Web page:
Munich is the number one location in Germany in many respects, thanks to its unique blend of cultural, geographic, and economic factors. The Bavarian state capital, with its population of 1.4 million, is not only home to important cultural attractions such as theaters, opera houses and museums; it is also a magnet for tourists traveling to Germany, and the site of major sporting events and several universities with more than 90,000 students. At the same time it also has the strongest economy and highest purchasing power among major German cities, plus it is the heart of the German region with the best prospects of future growth and prosperity. This is an ongoing trend – the latest prognoses show that population is to grow to 1.651 million by 2030. About 90 of the 1,000 largest companies based in Germany are headquartered in Munich, including global corporations such as Allianz, BMW, MAN, Munich Re, and Siemens. Munich and its surrounding area shape the economic heart of Bavaria.
Munich’s successful position is supported by many pillars. Besides a healthy mix of large companies, SMEs as well as small start-ups, traditional skilled crafts are above all responsible for the powerful economic factor. One of Munich's greatest strengths is that no one industry dominates and orders the city's prosperity. High-tech industries and knowledge-intensive services are alongside traditional production. Next to information and communication technology and automotive engineering, industries such as medical engineering, environmental technology and aerospace also are strong market drivers. Munich is also a prominent media hub and a center of the southern German finance sector. It ranks as Germany's number one insurance venue and is the location of six blue-chip corporation headquarters listed in the Dax 30 index. The unique “Munich mix” brings together companies of all shapes, sizes and industries and thus keeps the city exceptionally resilient and crisis-proof.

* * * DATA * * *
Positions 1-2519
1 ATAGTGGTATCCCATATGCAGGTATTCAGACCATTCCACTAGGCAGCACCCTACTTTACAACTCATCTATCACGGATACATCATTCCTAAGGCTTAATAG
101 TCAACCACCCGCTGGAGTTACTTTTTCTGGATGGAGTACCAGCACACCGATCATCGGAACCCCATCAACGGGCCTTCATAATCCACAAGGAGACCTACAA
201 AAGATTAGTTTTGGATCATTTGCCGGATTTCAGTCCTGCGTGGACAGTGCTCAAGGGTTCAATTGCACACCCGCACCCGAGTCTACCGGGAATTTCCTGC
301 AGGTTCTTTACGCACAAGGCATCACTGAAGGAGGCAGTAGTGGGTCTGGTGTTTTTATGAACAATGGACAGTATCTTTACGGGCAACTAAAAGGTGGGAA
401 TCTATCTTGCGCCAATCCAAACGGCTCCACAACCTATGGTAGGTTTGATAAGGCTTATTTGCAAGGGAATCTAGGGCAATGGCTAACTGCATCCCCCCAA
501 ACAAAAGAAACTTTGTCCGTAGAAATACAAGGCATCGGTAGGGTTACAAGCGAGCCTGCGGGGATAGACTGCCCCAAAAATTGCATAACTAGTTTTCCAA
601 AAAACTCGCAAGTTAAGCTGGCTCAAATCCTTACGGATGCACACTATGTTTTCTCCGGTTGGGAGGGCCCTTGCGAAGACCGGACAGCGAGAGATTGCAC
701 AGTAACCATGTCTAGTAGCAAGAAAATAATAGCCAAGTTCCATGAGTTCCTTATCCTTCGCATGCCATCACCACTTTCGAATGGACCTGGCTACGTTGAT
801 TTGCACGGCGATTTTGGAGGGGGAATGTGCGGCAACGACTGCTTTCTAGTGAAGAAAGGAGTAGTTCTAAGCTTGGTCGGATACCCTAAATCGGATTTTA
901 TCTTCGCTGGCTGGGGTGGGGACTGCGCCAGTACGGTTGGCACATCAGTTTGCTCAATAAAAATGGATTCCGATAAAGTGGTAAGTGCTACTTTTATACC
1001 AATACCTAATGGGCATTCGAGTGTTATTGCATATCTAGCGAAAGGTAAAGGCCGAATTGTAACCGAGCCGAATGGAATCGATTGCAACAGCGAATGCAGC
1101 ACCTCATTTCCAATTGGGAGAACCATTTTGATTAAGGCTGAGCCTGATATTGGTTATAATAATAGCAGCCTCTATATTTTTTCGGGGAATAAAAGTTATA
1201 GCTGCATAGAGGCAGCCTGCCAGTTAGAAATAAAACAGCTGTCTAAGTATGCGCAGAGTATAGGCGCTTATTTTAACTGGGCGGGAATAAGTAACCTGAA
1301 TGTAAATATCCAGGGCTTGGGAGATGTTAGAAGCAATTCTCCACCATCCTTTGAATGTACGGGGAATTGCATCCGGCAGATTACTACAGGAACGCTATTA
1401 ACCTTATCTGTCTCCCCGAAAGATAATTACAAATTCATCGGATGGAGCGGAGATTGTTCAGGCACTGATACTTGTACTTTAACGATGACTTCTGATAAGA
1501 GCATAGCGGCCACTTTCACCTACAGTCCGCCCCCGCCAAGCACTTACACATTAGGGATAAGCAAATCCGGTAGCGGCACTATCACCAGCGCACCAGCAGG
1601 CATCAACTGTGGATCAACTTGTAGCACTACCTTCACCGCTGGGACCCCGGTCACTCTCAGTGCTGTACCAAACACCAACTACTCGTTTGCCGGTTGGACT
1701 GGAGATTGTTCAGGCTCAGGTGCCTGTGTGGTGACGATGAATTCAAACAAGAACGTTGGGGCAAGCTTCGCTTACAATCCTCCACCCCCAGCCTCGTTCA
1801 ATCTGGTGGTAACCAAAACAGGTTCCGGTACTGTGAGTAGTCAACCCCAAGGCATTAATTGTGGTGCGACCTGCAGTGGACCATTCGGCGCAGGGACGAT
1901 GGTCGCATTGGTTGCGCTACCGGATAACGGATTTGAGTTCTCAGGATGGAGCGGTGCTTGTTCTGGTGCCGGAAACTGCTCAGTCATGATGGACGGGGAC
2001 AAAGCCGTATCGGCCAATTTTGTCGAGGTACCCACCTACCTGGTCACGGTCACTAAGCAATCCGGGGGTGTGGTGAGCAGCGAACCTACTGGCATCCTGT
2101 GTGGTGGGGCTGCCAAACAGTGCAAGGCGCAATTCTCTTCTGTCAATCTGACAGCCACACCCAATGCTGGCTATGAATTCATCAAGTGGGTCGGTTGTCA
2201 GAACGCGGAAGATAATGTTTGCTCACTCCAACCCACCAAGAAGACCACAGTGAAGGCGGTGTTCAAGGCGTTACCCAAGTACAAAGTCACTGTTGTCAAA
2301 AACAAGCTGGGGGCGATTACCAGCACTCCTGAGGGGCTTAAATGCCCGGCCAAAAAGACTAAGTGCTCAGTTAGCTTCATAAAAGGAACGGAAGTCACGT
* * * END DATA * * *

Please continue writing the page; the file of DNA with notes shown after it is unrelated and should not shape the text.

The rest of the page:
Munich is well integrated into the public transport network. Numerous motorways as well as regional, national and international train connections provide excellent accessibility. Munich’s international airport was able to set a new passenger record. In addition it is one of Europe’s most modern and popular airports and is consistently expanding.
Europe’s Third Largest Office Location
After London and Paris, Munich is the third largest office location in Europe, with 22.5 million square meters of existing office space. As one of the most sought-after locations in Europe, the city also draws attention from investors and developers thanks to its financial security and growth prospects. In 2012 Munich and its region was ranked at an exceptional second place in the European Regional Economic Growth Index (E-REGI) among nearly 326 competitors from 33 countries in Europe. The E-REGI identifies those cities and regions that hold out the strongest economic development potential in the short to medium term, and that this promise to attract the most sustainable demand for real estate.
Especially young and well-educated people are driven to the Bavarian capital. The city and the real estate industry are thus faced with hard challenges. Living space in the capital city is scarce. The demand for new space lies at approx. 7,000 living quarters per year. In response, Munich is pressing ahead with “Wohnen in München“ (Living in Munich), the country’s largest local government housing construction program, in which it plans to invest 800 million euros for urban housing development between 2012 and 2016.